Brookfield Infrastructure plans to invest at least $700 million into a consortium currently in exclusive talks with Brazil’s Petrobras for the acquisition of a natural gas transmission business, a deal that sources say could be worth $5 billion in equity.
“Obviously I can't comment specifically on the stage where we’re at in negotiations, but it's pretty common knowledge that we've been in discussions with [Petrobras] for probably six months,” chief executive Sam Pollock said during an earnings call on Tuesday. “So these are fairly advanced discussions and I just feel that we have a fairly good level of confidence that we can get across the line.”
Despite Brazil’s political and economic troubles, Brookfield considers it an attractive market, taking a “contrarian view” to other investors’ negative sentiment. The Toronto-based firm is reportedly teaming up with sovereign wealth funds from Singapore and China, as well as a US-based private equity firm, to buy the pipeline network.
In addition to the Petrobras acquisition, Brookfield is also focusing on electricity transmission assets in the South American country “as these are low risk utility businesses underpinned with availability-based revenue frameworks and full inflation indexation,” Pollock stated in a letter to unitholders.
Having recently been awarded a portfolio of greenfield transmission lines in Brazil, Brookfield is also focusing on electricity transmission, a sector in which it has been active twice before. The firm is in discussions with several sellers to acquire operating assets to establish a large-scale business, Pollock said.
After maintaining substantial liquidity over the past year and reporting solid results across all business segments in the second quarter, Brookfield Infrastructure is poised for significant growth, Pollock noted in the letter.
“We are pleased with our year-to-date financial results, and believe that we are on the cusp of further significant growth,” he said. “One contributor to this growth is that we expect to soon commission a large portion of our capital backlog.”
Another recent transaction, which has not yet closed but is expected to do so later this month, is the firm's investment in Asciano. A Brookfield-led consortium is teaming up with a Qube-led group to acquire the Australian port and rail logistics business for A$12 billion ($9.1 billion; €8.2 billion), a deal approved by Australia's competition watchdog last week.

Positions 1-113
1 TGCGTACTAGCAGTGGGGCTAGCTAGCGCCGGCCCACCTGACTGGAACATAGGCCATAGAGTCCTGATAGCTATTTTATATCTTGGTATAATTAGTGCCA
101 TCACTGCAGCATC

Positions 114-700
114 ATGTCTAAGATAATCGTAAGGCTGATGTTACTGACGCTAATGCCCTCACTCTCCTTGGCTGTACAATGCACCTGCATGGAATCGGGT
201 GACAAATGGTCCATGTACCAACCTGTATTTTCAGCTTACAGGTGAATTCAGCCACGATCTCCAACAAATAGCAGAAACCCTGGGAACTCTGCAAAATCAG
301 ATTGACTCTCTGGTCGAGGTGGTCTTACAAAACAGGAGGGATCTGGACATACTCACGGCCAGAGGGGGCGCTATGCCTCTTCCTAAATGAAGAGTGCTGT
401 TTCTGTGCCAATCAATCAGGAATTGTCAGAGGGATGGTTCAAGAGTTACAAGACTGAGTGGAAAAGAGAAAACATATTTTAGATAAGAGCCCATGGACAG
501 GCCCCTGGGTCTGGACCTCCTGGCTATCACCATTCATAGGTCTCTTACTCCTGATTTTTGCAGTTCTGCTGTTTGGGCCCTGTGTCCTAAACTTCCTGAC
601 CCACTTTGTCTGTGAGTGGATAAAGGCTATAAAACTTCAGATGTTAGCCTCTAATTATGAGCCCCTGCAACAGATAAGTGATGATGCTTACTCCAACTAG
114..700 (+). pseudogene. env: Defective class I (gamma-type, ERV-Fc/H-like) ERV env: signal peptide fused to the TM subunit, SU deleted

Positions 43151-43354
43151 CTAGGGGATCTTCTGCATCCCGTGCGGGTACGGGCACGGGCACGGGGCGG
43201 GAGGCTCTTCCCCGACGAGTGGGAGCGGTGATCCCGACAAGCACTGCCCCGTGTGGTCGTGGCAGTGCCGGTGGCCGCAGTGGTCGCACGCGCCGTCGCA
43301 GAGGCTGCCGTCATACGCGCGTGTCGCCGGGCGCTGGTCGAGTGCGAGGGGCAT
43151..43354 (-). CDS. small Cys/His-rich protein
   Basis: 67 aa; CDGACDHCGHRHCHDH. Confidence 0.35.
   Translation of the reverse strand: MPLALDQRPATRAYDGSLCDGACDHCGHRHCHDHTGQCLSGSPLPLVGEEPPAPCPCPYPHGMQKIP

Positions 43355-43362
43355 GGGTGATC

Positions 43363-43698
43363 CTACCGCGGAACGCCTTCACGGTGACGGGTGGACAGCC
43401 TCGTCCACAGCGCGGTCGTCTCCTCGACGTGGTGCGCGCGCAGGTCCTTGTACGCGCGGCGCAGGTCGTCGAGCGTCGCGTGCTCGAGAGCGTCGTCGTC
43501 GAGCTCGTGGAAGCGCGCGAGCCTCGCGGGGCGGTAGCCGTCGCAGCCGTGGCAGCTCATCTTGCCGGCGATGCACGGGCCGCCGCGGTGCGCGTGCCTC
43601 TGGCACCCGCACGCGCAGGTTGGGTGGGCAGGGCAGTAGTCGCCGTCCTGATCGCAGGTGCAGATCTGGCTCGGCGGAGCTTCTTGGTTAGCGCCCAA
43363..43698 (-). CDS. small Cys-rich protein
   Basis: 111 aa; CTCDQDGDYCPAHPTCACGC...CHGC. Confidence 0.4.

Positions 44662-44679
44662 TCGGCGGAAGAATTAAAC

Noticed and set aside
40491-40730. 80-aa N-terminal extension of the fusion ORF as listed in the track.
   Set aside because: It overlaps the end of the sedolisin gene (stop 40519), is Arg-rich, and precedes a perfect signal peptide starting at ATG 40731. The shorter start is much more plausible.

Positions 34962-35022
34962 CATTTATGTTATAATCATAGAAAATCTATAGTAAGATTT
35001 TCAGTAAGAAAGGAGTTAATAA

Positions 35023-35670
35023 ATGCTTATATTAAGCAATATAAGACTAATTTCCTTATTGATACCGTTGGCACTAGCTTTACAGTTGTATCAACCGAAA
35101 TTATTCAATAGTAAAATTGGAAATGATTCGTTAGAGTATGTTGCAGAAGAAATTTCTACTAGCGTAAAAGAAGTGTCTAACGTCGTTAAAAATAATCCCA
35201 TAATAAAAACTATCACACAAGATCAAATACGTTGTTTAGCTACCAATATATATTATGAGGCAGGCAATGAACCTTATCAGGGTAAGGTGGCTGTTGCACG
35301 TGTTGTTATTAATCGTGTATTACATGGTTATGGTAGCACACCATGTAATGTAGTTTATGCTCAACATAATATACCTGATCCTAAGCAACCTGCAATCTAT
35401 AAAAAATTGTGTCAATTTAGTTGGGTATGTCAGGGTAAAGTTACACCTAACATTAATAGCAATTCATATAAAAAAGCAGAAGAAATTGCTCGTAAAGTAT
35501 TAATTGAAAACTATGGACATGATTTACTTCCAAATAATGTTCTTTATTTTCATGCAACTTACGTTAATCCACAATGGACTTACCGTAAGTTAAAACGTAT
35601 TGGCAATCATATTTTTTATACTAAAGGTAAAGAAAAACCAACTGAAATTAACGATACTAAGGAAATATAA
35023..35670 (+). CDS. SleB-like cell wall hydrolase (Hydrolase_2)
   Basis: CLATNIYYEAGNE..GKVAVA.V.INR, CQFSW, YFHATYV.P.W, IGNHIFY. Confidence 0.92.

Brookfield will dispose of the Asciano shares it acquired on market in 2015 when it sought to block a competing bid by the then rival Qube-led group, Pollock said, in order to fund its portion of the investment of approximately $350 million.
Pollock also referred to the acquisition of Niska, a company with natural gas storage facilities in the US and Canada. The deal, which closed shortly after the end of the second quarter, enabled Brookfield to double its gas storage capacity to approximately 600 billion cubic feet.
Brookfield’s energy segment was the best-performing of its businesses in the second quarter on a relative basis, generating funds from operations – the firm's preferred performance metric – of $43 million compared to $23 million in the second quarter of 2015.
Overall, the firm reported net income of $156 million for the quarter compared to $18 million in the prior year. The increase is attributable to higher earnings primarily in the fund manager’s transport and energy operations and a non-recurring gain of approximately $100 million in its toll roads business.
Due to Brookfield’s strong performance in the first half of 2016, its board of directors has approved an 11 percent year-on-year increase in its distribution level. It also approved a three-for-two unit split of Brookfield Infrastructure’s outstanding units.
Going into 2017, Brookfield’s FFO momentum looks strong, Pollock told unitholders, while on the acquisition front, “we have not seen this level of proprietary deal flow in years,” he said.